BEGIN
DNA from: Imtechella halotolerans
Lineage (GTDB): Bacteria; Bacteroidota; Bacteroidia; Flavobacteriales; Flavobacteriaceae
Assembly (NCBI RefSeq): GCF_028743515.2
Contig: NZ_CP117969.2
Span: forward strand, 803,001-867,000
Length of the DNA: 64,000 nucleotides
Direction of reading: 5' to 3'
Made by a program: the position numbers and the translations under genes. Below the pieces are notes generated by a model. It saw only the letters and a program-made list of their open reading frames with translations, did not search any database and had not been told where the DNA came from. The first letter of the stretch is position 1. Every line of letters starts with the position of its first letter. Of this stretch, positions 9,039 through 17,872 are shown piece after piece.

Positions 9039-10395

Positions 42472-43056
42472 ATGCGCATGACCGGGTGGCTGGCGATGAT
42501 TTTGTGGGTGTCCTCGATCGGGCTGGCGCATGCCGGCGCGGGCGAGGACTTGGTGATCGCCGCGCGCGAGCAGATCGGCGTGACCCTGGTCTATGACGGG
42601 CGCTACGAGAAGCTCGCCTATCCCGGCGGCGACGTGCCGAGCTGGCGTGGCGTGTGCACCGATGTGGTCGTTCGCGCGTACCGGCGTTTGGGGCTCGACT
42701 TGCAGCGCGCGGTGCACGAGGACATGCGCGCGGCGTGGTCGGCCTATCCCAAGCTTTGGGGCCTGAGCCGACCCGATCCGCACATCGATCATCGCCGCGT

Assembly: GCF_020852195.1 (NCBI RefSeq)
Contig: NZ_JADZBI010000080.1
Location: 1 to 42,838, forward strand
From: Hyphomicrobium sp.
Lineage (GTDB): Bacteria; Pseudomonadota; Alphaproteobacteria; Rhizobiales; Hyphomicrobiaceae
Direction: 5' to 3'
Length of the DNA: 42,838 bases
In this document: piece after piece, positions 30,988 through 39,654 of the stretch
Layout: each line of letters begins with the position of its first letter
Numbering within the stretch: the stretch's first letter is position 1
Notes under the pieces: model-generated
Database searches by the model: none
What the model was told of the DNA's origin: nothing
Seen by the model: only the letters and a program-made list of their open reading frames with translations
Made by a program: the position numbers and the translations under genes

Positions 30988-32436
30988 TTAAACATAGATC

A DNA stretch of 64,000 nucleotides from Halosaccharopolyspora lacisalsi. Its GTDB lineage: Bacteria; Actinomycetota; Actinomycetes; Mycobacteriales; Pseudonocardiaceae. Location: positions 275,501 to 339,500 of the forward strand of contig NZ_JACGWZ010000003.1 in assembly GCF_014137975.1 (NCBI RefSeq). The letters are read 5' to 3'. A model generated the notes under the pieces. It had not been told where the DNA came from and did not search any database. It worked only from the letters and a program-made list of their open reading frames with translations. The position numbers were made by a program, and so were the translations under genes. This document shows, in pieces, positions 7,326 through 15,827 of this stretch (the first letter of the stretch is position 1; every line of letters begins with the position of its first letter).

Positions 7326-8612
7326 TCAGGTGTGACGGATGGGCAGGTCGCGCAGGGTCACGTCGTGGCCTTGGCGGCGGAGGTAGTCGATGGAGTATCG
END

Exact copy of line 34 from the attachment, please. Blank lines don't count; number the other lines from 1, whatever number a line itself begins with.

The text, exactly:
7326 TCAGGTGTGACGGATGGGCAGGTCGCGCAGGGTCACGTCGTGGCCTTGGCGGCGGAGGTAGTCGATGGAGTATCG